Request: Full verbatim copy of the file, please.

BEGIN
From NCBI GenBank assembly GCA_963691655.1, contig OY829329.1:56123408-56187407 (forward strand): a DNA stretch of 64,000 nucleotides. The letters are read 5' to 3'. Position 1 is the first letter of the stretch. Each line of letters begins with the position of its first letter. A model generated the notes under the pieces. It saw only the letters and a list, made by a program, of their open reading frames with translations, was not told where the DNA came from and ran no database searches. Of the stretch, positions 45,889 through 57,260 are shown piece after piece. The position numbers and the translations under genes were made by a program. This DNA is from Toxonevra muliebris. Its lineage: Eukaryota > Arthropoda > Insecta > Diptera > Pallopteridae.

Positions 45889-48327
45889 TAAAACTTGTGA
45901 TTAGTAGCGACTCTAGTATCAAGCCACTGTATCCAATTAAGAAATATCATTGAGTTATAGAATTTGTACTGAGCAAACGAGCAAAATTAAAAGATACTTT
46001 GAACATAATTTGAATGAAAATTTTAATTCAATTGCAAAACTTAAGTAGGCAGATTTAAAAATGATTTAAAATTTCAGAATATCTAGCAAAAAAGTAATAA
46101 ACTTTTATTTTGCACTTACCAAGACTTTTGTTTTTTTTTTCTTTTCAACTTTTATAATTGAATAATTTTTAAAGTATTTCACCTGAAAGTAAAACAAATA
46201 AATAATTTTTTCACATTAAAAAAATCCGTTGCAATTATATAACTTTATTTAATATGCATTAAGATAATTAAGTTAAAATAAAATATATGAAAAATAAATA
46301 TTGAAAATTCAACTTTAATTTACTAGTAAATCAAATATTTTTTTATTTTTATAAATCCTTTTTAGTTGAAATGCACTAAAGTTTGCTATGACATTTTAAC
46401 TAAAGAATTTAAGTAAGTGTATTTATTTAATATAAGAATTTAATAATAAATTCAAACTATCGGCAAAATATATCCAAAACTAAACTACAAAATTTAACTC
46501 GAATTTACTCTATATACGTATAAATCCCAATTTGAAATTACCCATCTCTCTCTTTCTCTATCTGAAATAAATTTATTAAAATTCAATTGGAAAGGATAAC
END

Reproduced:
From NCBI GenBank assembly GCA_963691655.1, contig OY829329.1:56123408-56187407 (forward strand): a DNA stretch of 64,000 nucleotides. The letters are read 5' to 3'. Position 1 is the first letter of the stretch. Each line of letters begins with the position of its first letter. A model generated the notes under the pieces. It saw only the letters and a list, made by a program, of their open reading frames with translations, was not told where the DNA came from and ran no database searches. Of the stretch, positions 45,889 through 57,260 are shown piece after piece. The position numbers and the translations under genes were made by a program. This DNA is from Toxonevra muliebris. Its lineage: Eukaryota > Arthropoda > Insecta > Diptera > Pallopteridae.

Positions 45889-48327
45889 TAAAACTTGTGA
45901 TTAGTAGCGACTCTAGTATCAAGCCACTGTATCCAATTAAGAAATATCATTGAGTTATAGAATTTGTACTGAGCAAACGAGCAAAATTAAAAGATACTTT
46001 GAACATAATTTGAATGAAAATTTTAATTCAATTGCAAAACTTAAGTAGGCAGATTTAAAAATGATTTAAAATTTCAGAATATCTAGCAAAAAAGTAATAA
46101 ACTTTTATTTTGCACTTACCAAGACTTTTGTTTTTTTTTTCTTTTCAACTTTTATAATTGAATAATTTTTAAAGTATTTCACCTGAAAGTAAAACAAATA
46201 AATAATTTTTTCACATTAAAAAAATCCGTTGCAATTATATAACTTTATTTAATATGCATTAAGATAATTAAGTTAAAATAAAATATATGAAAAATAAATA
46301 TTGAAAATTCAACTTTAATTTACTAGTAAATCAAATATTTTTTTATTTTTATAAATCCTTTTTAGTTGAAATGCACTAAAGTTTGCTATGACATTTTAAC
46401 TAAAGAATTTAAGTAAGTGTATTTATTTAATATAAGAATTTAATAATAAATTCAAACTATCGGCAAAATATATCCAAAACTAAACTACAAAATTTAACTC
46501 GAATTTACTCTATATACGTATAAATCCCAATTTGAAATTACCCATCTCTCTCTTTCTCTATCTGAAATAAATTTATTAAAATTCAATTGGAAAGGATAAC